When Andrew “Bum” Phillips was the football coach of the old Houston Oilers and the New Orleans Saints back in the 1970’s and 80’s, he would often wear cowboy boots, blue jeans and a white ten gallon cowboy hat to all the practices and the games. Coach Phillips once made this comment.  “There are two types of coaches in the NFL.  Them that have been fired and them that are going to be fired.”  His statement sort of applies to our topic as well.

There are two types of people in the world: those who have been hurt and those who will be hurt. Hurt is something we cannot escape or avoid.  Even though we make a profession of faith to follow Christ, it does not make us immune from these struggles or shield us from the pain we will face.  However in the midst of conflict, Jesus offers real hope.

In our gospel lesson, we are introduced to a woman in the synagogue who had been bent over in pain for 18 long years; she could not stand up straight. There are certain medical people who speculate that this woman might have suffered from a condition known as Marie Strumpell Disease, which is a fusion of the vertebrae within the spinal column.  In the early stages, people with severe back pain would often lean forward to gain some relief from the pain.  If a person continued to do that, let’s say over a period of years, the spine would gradually begin to fuse to the point where the person would stand in a bent like position.  I knew a lady in my first church who had a similar condition; she told me that her internal organs were affected as well.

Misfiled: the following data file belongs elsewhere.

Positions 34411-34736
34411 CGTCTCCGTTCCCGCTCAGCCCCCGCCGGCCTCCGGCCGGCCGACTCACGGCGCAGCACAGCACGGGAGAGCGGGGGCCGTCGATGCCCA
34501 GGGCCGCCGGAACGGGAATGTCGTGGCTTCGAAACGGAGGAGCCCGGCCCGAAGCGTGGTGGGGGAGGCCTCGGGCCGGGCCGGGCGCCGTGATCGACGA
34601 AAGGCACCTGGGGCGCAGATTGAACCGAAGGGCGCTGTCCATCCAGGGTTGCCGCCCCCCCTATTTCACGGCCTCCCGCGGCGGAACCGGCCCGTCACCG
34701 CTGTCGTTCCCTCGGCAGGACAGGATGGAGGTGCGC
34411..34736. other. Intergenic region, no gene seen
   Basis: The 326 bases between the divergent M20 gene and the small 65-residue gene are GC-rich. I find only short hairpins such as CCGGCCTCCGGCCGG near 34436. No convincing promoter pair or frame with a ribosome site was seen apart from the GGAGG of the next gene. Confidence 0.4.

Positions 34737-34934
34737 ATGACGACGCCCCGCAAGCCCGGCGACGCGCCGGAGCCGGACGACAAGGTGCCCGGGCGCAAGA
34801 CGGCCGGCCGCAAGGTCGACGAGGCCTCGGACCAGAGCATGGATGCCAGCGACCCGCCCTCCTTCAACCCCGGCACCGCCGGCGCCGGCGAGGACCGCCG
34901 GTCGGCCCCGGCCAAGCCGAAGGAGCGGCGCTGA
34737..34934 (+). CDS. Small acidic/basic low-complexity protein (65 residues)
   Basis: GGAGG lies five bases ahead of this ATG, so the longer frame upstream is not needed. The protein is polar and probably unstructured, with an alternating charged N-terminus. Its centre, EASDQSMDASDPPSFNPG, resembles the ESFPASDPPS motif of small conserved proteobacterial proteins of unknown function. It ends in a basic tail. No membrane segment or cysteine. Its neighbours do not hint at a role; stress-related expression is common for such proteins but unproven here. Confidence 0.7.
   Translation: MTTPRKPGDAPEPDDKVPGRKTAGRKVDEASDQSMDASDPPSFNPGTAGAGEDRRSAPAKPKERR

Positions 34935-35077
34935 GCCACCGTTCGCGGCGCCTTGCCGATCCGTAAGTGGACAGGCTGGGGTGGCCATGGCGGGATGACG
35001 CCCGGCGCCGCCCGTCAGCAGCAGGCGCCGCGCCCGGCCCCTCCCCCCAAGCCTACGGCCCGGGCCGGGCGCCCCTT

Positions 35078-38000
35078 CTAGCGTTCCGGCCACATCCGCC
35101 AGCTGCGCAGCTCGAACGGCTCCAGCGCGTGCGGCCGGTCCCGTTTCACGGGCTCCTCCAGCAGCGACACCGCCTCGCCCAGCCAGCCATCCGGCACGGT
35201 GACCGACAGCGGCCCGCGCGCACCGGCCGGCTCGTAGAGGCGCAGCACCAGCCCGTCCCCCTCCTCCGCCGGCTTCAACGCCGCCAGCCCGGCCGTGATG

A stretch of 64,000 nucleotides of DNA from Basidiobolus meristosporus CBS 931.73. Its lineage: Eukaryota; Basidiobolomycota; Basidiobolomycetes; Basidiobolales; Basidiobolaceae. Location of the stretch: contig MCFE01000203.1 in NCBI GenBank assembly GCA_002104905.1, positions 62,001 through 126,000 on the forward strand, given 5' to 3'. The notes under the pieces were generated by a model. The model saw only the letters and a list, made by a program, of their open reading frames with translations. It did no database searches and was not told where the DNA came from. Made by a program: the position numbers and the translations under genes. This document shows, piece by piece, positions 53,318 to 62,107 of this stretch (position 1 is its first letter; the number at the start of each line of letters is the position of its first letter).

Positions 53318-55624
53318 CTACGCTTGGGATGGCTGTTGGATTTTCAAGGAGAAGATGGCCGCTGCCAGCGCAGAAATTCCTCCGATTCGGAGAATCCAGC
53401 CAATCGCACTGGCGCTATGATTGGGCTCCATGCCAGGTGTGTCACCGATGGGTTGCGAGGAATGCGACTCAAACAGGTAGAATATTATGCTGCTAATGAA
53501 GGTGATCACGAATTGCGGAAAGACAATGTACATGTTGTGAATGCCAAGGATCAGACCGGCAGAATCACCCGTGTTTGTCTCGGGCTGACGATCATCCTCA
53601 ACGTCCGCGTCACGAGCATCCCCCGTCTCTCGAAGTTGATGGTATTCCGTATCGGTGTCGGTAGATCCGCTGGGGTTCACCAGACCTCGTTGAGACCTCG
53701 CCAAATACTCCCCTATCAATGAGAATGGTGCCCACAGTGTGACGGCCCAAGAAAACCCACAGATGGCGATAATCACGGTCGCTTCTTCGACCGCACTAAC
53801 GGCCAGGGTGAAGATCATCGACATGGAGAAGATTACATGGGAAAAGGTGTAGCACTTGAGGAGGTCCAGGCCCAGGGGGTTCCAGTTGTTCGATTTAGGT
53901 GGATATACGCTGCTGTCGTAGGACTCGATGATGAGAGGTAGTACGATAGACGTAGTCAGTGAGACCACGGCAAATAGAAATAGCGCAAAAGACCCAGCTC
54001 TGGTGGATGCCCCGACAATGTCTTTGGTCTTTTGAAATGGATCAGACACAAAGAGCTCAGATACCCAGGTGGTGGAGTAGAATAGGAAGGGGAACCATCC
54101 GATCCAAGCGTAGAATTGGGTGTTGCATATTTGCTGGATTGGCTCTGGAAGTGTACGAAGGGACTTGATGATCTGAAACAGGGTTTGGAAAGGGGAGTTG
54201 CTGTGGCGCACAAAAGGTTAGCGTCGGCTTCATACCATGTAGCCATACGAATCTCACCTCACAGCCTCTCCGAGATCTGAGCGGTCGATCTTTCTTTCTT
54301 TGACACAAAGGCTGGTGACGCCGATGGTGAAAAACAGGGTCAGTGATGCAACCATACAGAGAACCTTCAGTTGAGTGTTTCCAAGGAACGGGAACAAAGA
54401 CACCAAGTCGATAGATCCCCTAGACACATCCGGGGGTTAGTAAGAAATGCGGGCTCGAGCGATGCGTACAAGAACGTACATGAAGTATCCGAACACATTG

There is no doubt that this woman in our gospel text suffered greatly. Add to that there were people who stared and perhaps avoided her.  Back then in the Jewish culture, some rabbi’s taught that a person received a medical defect or condition after having committed some secret type of sin.  Regardless of the cause, life was intolerable for this daughter of Abraham.

But you have to give her credit: in spite of her physical appearance and limitations; she was faithful to the house of the Lord. I believe she is symbolic of our hurts and needs and the compassion that Jesus showed is similar to the care in which he will respond to us.